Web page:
Prior to the shelter in place orders, we had been studying 1 Thessalonians in youth group. In this post, we’ll wrap up our study of this letter.
Read 1 Thessalonians 5:12-28 with your family.
12 We ask you, brothers, to respect those who labor among you and are over you in the Lord and admonish you, 13 and to esteem them very highly in love because of their work. Be at peace among yourselves. 14 And we urge you, brothers, admonish the idle, encourage the fainthearted, help the weak, be patient with them all. 15 See that no one repays anyone evil for evil, but always seek to do good to one another and to everyone. 16 Rejoice always, 17 pray without ceasing, 18 give thanks in all circumstances; for this is the will of God in Christ Jesus for you. 19 Do not quench the Spirit. 20 Do not despise prophecies, 21 but test everything; hold fast what is good. 22 Abstain from every form of evil.
23 Now may the God of peace himself sanctify you completely, and may your whole spirit and soul and body be kept blameless at the coming of our Lord Jesus Christ. 24 He who calls you is faithful; he will surely do it.
25 Brothers, pray for us.
26 Greet all the brothers with a holy kiss.
27 I put you under oath before the Lord to have this letter read to all the brothers.
28 The grace of our Lord Jesus Christ be with you.
- 1 Thessalonians 5:12-28 (ESV)
Paul concludes 1 Thessalonians with a series of exhortations to the Thessalonian church. While this passage may seem like a list of miscellaneous advice, it gives us a glimpse into how the Good News of Jesus should infuse all of life. Through the Gospel, the Thessalonians had experienced a complete transformation of who they were and how they lived, turning from idolaters into worshipers of the true and living God (1 Th. 1:9). In his concluding exhortations, Paul instructs the Thessalonians on how they are to continue growing as a people set apart for God.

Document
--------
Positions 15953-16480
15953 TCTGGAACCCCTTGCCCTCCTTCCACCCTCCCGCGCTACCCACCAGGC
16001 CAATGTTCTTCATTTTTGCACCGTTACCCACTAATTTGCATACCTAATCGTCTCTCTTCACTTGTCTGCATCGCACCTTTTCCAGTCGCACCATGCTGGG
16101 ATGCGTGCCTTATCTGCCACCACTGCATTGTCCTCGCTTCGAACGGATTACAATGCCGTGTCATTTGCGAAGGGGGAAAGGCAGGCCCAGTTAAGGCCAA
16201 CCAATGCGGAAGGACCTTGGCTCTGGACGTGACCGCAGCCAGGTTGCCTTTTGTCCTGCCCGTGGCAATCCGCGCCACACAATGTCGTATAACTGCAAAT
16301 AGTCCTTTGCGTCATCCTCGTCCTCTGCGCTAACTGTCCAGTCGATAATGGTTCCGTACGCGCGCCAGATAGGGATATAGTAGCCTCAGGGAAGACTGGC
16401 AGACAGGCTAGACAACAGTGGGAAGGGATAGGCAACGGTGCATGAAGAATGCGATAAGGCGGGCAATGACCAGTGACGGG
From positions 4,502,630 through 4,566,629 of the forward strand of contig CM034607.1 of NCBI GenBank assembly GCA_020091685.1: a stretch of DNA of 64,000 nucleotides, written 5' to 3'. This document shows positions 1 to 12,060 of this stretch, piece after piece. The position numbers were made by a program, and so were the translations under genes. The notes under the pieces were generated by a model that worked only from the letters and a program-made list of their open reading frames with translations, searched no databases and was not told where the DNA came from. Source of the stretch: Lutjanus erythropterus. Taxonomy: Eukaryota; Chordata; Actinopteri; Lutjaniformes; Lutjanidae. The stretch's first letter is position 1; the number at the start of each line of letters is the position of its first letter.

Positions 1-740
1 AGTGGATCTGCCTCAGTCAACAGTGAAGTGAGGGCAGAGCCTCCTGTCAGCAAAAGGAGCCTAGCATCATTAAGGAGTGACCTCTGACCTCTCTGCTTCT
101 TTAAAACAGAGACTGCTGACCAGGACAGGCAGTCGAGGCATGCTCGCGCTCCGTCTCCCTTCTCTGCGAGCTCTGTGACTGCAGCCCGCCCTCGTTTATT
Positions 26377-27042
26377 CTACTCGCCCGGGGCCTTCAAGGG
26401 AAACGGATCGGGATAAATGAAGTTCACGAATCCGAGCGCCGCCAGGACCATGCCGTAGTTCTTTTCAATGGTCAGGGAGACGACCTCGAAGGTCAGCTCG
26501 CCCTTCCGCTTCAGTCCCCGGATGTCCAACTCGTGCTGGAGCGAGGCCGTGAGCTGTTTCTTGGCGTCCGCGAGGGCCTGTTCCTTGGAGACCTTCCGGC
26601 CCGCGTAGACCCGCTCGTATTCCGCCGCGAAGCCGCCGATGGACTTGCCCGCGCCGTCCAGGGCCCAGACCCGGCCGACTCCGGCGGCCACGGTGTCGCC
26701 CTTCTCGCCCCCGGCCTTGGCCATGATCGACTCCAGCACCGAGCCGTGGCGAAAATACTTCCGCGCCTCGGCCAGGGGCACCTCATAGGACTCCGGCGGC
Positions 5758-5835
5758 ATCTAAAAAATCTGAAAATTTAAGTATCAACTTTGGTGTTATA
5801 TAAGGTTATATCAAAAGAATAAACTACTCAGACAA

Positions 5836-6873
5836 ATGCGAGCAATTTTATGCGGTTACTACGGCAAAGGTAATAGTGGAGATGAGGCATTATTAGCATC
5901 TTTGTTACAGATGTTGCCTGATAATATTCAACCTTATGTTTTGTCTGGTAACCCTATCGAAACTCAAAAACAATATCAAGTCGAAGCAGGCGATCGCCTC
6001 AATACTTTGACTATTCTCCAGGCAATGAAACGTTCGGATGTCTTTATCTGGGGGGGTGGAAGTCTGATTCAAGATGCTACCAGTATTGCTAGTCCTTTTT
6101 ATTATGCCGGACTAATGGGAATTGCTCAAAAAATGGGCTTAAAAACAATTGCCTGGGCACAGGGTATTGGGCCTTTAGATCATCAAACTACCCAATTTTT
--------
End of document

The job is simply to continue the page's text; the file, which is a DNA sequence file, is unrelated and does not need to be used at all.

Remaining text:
Let’s break down Paul’s exhortations into three general areas. As we go through them, consider how God may be calling you to obey him in these areas.
Esteeming Spiritual Leaders
God has placed certain people in our lives to be “over” us in the Lord (v.12). This includes pastors, elders, deacons, and others who serve, but it also extends to parents and spouses. These ministers are to work hard in admonishing us in the Gospel. In response, we are to “esteem” them in love (v.13).
Discuss: Are we esteeming those whom God has appointed to counsel us and care for us spiritually (pastors, elders, deacons, parents, etc.)? Are we teachable? Do we ask for prayer? Or are we taking a “lone ranger” approach to our faith?
Be at Peace
Last week, we talked about the false peace that comes from being in the darkness. As Christians, we have a peace that comes from God, a peace grounded in the hope of salvation (1 Th. 5:8). But it is also a peace that must be practiced. In verse 13, Paul says that we are to be at peace “among yourselves.” In this sense, peace cannot only be individual. If we are quite secure in our own selves, but not at peace with family members and others in the church, then we don’t really have the peace that Paul is talking about.
This means that we can’t just sweep sin under the rug. To have genuine peace, we must deal with genuine problems. Thus, Paul writes, “we urge you, brothers, admonish the idle, encourage the fainthearted, help the weak, be patient with them all” (v.14).
Notice that Paul is not only writing to the pastors, but to all the believers. While none of us is able counsel everyone, all of us can bring godly counsel to someone in our lives. Sometimes, what a person needs to hear is a firm but encouraging word. Other times, what they need is help or comfort. Always, we are to address one another in love and patience. Another way of saying this is that we are to do good to all (v. 15).